The traditional web/store silos need to be dismantled and retired. Digital executives and operations executives need to unify their revenue and profitability targets to ensure internal bureaucracy and conflict don’t stifle customer experience innovation.
Regarding the customer experience, Kroger is setting the tone for grocers’ response to digital by embracing it full-throttle with website improvements, ClickList features, partnering with fulfillment providers, and enabling digital coupons in store. Some grocers may need to take a more measured approach by testing these initiatives in smaller markets before rolling out enterprise-wide.
Supermarket chains can learn from what Kroger is doing by adapting to shifting customer expectations for more seamless digital and in-store experiences. By blending in-store elements with digital platforms, supermarkets can meet the modern, connected consumer wherever and however they prefer to shop.
More broadly speaking, how does connecting online and offline shopping elevate the customer experience?
Consumers have come to expect more than what the traditional retail experience offers, and they crave digital-enabled experiences that maintain consistency across physical and digital touch points and that offer unique and personalized shopping experiences.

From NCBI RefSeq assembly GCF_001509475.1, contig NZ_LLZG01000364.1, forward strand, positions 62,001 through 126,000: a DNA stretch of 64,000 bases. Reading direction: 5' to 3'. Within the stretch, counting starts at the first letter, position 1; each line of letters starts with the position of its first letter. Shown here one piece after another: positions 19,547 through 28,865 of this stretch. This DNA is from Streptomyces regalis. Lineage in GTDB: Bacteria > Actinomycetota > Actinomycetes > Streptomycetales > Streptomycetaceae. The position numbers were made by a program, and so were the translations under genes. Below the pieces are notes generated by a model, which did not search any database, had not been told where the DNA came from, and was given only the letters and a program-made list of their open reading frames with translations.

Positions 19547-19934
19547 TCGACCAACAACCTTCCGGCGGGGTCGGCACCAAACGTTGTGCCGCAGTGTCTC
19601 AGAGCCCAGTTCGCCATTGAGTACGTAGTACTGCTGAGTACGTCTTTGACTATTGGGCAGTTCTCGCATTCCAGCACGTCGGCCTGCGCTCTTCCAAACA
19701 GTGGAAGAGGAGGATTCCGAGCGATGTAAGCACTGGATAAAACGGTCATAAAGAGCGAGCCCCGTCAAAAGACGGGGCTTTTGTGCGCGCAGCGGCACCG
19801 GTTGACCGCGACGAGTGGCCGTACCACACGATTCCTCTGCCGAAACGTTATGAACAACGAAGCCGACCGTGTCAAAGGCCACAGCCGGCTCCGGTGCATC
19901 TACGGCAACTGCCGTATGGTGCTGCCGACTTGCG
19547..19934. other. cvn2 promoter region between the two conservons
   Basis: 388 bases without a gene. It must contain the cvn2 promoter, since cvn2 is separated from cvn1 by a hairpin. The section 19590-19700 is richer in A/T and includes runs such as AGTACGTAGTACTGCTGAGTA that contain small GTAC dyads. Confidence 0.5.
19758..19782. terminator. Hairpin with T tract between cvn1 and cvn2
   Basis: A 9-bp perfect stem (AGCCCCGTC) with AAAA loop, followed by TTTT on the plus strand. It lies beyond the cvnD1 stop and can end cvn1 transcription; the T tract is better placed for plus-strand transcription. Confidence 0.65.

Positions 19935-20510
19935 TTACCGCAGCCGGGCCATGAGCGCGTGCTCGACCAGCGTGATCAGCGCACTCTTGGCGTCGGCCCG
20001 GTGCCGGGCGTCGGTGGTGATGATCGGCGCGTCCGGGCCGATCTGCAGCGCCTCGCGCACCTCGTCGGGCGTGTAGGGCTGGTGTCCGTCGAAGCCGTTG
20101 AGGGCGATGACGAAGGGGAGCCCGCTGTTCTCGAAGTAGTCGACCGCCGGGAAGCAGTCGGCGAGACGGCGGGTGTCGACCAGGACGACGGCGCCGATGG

In fact, nine out of 10 consumers are okay with brands knowing more about them if it supports a more rewarding and satisfying shopping experience. The key to meeting these expectations is to offer a blend of both digital and in-store features to enhance the overall experience. Connecting digital and in-store is one way brands are elevating the customer experience. By implementing tools like smart mirrors in-store and user-generated content and facial recognition sign-in online, brands can make shopping more convenient and engaging—enhancing both the digital and in-store customer experience.
Big picture, what does the success that Kroger is having right now say to you about the future of digital in the supermarket industry?
The ubiquity of buy-online, pick-up-in-store programs across apparel, electronics, and home goods is now causing consumers to transfer their expectations into the grocery category. Consumers are also becoming familiar with and prefer quick-serve restaurants that provide order-ahead—à la Starbucks and Chipotle—and are becoming familiar with food delivery services such as GrubHub and UberEats. In some ways, Kroger is catching up to the broader consumer expectations. If executed well, this will lead to preference of using Kroger’s online services over Amazon or other competing grocers, which will translate into loyalty, top-line, and bottom-line growth.
In today’s increasingly complex grocery industry, brands need to adopt innovations that allow them to stand out amongst competitors and deliver convenient experiences that alleviate common shopping pain points. We are already seeing companies make these changes and adopt new digital features, such as Target Restock, which now offers free two-day shipping on orders of $35 or more. And we’ll see more brands adopting these types of features to stay competitive and make each interaction with their brand seamless and relevant.
Stephanie Miles is a senior editor at Street Fight.